SINGAPORE: From next January, selected early childhood educators under NTUC First Campus (NFC) will be able to complete a part-time degree course in early childhood education at the Singapore University of Social Sciences (SUSS) in a shorter period of time.
In the first partnership between an anchor operator and a university, SUSS will offer credit recognition for prior learning and cumulative work experience to eligible teachers.
Under this scheme, SUSS will accord up to 20 credit units to eligible teachers, allowing them to obtain a semester reduction of courses equivalent to six months, or up to four courses.
This is applicable to two part-time degree programmes - the Bachelor of Early Childhood Education (with Minor) programme, with a choice of eight minor specialisations, as well as the Bachelor of Early Childhood and Chinese Language Education programme.
SUSS and NFC signed the deal at the opening of the anchor operator’s Learning and Sharing Festival. It was witnessed by Education Minister Ong Ye Kung.
NFC will also set aside S$1 million each year for the next five years to fund a range of study awards and scholarships.
The teachers will be selected based on work performance and leadership potential. They will also undergo the standard admissions interview conducted by SUSS.
The partnership was made in response to industry challenges following demand for quality educators, said SUSS Provost Tsui Kai Chong,
"In this case, we will work with NFC to jointly address the issues of talent development and retention among their pre-school teachers and to groom them to further their careers," said Prof Tsui.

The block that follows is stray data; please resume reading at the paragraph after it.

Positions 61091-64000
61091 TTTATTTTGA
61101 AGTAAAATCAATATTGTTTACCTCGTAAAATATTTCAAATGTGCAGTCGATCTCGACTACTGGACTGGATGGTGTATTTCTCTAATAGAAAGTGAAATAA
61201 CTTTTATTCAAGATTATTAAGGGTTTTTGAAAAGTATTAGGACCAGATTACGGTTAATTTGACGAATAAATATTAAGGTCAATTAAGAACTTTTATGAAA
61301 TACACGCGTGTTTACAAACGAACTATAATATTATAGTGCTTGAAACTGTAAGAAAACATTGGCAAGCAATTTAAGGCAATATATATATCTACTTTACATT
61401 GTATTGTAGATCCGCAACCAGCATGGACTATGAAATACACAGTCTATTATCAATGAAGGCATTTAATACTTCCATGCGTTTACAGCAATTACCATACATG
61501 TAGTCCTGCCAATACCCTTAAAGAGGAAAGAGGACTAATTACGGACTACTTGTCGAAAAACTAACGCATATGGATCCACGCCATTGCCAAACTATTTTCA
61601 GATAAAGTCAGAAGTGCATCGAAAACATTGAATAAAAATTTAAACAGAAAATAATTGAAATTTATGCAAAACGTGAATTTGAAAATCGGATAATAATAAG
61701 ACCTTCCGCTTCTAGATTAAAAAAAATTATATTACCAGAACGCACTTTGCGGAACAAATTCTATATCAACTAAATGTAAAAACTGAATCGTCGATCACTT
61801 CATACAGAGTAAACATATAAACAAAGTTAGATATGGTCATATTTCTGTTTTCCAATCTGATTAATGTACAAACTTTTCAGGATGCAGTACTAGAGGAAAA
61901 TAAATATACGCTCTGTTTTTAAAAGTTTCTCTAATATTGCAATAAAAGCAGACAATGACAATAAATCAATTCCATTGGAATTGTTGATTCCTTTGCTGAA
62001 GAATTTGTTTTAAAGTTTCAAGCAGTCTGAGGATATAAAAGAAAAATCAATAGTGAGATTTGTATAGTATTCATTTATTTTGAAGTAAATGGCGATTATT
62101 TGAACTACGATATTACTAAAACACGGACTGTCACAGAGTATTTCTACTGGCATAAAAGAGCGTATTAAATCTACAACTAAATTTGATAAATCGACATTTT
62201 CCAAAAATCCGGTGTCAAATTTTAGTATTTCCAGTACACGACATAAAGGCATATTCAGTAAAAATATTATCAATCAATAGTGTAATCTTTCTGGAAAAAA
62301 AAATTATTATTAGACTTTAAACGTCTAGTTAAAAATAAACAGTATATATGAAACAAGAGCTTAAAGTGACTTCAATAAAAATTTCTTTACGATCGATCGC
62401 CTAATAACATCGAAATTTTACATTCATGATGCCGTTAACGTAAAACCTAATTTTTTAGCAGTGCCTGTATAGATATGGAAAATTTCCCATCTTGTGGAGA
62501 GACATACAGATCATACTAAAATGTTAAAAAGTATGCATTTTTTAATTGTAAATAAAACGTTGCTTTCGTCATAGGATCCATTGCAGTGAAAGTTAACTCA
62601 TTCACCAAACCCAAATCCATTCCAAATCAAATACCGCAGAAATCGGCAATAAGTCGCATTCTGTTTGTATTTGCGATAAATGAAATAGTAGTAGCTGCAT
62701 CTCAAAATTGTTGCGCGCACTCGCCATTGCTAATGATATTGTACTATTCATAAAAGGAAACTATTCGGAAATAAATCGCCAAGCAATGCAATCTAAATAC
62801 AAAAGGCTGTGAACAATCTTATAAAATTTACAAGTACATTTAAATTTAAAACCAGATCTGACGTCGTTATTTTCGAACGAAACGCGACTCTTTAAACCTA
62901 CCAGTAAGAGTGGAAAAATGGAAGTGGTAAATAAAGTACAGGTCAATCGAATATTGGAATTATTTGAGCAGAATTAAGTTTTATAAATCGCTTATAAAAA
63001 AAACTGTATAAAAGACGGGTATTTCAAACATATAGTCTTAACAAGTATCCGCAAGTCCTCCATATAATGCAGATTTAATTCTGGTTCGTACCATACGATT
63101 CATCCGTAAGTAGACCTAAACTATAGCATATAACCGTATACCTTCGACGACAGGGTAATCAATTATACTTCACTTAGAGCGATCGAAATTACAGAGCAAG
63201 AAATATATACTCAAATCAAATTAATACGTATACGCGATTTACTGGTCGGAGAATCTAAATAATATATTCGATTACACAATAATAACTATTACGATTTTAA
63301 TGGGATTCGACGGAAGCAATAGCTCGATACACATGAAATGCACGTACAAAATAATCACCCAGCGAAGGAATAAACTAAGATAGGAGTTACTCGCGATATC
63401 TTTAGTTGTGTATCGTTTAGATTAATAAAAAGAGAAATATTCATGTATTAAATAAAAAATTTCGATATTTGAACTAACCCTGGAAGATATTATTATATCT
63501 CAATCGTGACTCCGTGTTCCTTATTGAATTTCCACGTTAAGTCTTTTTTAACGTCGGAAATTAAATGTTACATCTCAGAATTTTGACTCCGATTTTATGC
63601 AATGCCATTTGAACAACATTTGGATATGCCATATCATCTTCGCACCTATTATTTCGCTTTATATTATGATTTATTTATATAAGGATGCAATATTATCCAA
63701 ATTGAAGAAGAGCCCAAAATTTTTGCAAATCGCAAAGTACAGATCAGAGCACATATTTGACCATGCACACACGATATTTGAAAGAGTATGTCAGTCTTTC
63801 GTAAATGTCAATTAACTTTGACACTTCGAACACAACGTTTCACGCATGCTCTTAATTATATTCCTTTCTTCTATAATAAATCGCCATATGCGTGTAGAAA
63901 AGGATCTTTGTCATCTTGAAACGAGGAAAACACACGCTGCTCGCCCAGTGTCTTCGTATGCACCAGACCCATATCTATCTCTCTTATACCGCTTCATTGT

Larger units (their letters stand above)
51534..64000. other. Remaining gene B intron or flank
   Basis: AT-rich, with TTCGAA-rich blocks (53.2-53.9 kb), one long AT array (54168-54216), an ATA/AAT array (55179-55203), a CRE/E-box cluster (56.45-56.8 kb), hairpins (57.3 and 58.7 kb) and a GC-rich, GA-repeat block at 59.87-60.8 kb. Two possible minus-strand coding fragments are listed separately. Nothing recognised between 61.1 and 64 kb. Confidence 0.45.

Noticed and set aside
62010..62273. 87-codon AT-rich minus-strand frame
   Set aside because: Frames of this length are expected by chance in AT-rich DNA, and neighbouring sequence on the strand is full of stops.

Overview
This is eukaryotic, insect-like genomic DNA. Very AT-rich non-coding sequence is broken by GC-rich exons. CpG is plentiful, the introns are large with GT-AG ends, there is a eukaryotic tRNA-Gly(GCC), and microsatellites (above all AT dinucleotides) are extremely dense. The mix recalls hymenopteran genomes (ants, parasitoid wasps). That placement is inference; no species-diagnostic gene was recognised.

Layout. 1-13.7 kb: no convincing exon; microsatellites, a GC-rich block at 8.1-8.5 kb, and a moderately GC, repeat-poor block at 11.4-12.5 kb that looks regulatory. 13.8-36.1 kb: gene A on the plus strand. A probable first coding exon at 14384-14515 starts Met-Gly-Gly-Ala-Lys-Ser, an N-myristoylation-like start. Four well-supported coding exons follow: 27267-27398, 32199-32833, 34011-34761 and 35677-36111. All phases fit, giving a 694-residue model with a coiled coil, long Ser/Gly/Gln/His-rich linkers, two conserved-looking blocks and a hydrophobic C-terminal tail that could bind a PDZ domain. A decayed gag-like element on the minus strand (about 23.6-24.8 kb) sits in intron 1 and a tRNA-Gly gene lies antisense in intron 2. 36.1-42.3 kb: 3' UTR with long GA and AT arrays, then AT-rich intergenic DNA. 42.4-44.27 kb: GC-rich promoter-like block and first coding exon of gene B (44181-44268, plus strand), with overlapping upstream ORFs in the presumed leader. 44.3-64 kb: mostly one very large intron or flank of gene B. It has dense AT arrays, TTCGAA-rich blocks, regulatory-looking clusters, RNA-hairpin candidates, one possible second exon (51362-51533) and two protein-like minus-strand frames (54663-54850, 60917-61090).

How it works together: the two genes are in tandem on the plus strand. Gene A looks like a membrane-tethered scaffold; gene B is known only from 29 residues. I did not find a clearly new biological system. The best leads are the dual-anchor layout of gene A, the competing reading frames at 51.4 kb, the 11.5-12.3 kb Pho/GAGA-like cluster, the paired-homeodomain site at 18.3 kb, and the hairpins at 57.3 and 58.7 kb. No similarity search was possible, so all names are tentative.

Career progression has been a driving factor for one educator to further her studies.
Ms Andrea Judy Wong, 24, who has been in the industry for four years, is set to take on leadership roles in My First Skool @ 601 Ang Mo Kio.
While she already holds a diploma from Ngee Ann Polytechnic, Ms Wong decided to apply for SUSS’s degree programme to hone her skills.
“As I was promoted to a lead teacher where I had to lead a section of my teachers, I had to acquire more relevant and more in-depth information about the early childhood sector," she said.
Now in the second year of the course, Ms Wong explained that the programme is centred on applied learning, where her fellow classmates – who are mostly educators – conduct engagement sessions to share teaching strategies.
Associate Professor Sirene Lim, academic lead of the Early Childhood Education Programme at SUSS, also explained that the degree aims to equip teachers with analytical skills.
“We really are trying to equip teachers with skills to be more analytical, to be more critical thinkers," she said. "Not only of their own practice but also through theories. So that teachers can make better decisions in the classrooms and be much more intentional and aware of their actions and language with children."
Through the collaboration, SUSS aims to partner other anchor operators to develop and retain teaching staff.